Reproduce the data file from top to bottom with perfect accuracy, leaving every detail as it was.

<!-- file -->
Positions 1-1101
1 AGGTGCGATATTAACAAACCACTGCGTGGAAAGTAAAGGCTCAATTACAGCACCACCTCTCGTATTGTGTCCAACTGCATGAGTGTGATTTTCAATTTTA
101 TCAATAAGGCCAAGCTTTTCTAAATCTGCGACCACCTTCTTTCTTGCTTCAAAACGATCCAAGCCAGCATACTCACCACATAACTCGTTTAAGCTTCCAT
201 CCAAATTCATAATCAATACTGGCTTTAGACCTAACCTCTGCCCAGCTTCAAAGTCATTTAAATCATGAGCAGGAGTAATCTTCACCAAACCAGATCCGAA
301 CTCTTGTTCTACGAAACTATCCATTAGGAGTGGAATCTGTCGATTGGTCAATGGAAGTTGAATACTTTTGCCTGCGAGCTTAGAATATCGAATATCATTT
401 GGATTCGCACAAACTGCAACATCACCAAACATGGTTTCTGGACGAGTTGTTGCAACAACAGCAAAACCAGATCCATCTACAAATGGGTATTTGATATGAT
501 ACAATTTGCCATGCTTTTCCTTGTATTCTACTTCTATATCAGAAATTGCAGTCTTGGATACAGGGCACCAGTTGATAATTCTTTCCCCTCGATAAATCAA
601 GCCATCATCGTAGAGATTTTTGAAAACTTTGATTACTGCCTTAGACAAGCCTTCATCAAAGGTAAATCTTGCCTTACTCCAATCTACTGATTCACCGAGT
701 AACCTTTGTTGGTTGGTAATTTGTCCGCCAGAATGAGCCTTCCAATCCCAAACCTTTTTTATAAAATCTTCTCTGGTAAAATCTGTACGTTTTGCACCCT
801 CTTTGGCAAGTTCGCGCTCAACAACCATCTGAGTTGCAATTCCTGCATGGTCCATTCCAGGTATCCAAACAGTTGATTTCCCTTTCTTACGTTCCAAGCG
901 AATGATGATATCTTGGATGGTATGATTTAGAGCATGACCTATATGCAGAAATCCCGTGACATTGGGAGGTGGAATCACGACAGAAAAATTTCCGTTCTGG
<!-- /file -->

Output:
Positions 1-1101
1 AGGTGCGATATTAACAAACCACTGCGTGGAAAGTAAAGGCTCAATTACAGCACCACCTCTCGTATTGTGTCCAACTGCATGAGTGTGATTTTCAATTTTA
101 TCAATAAGGCCAAGCTTTTCTAAATCTGCGACCACCTTCTTTCTTGCTTCAAAACGATCCAAGCCAGCATACTCACCACATAACTCGTTTAAGCTTCCAT
201 CCAAATTCATAATCAATACTGGCTTTAGACCTAACCTCTGCCCAGCTTCAAAGTCATTTAAATCATGAGCAGGAGTAATCTTCACCAAACCAGATCCGAA
301 CTCTTGTTCTACGAAACTATCCATTAGGAGTGGAATCTGTCGATTGGTCAATGGAAGTTGAATACTTTTGCCTGCGAGCTTAGAATATCGAATATCATTT
401 GGATTCGCACAAACTGCAACATCACCAAACATGGTTTCTGGACGAGTTGTTGCAACAACAGCAAAACCAGATCCATCTACAAATGGGTATTTGATATGAT
501 ACAATTTGCCATGCTTTTCCTTGTATTCTACTTCTATATCAGAAATTGCAGTCTTGGATACAGGGCACCAGTTGATAATTCTTTCCCCTCGATAAATCAA
601 GCCATCATCGTAGAGATTTTTGAAAACTTTGATTACTGCCTTAGACAAGCCTTCATCAAAGGTAAATCTTGCCTTACTCCAATCTACTGATTCACCGAGT
701 AACCTTTGTTGGTTGGTAATTTGTCCGCCAGAATGAGCCTTCCAATCCCAAACCTTTTTTATAAAATCTTCTCTGGTAAAATCTGTACGTTTTGCACCCT
801 CTTTGGCAAGTTCGCGCTCAACAACCATCTGAGTTGCAATTCCTGCATGGTCCATTCCAGGTATCCAAACAGTTGATTTCCCTTTCTTACGTTCCAAGCG
901 AATGATGATATCTTGGATGGTATGATTTAGAGCATGACCTATATGCAGAAATCCCGTGACATTGGGAGGTGGAATCACGACAGAAAAATTTCCGTTCTGG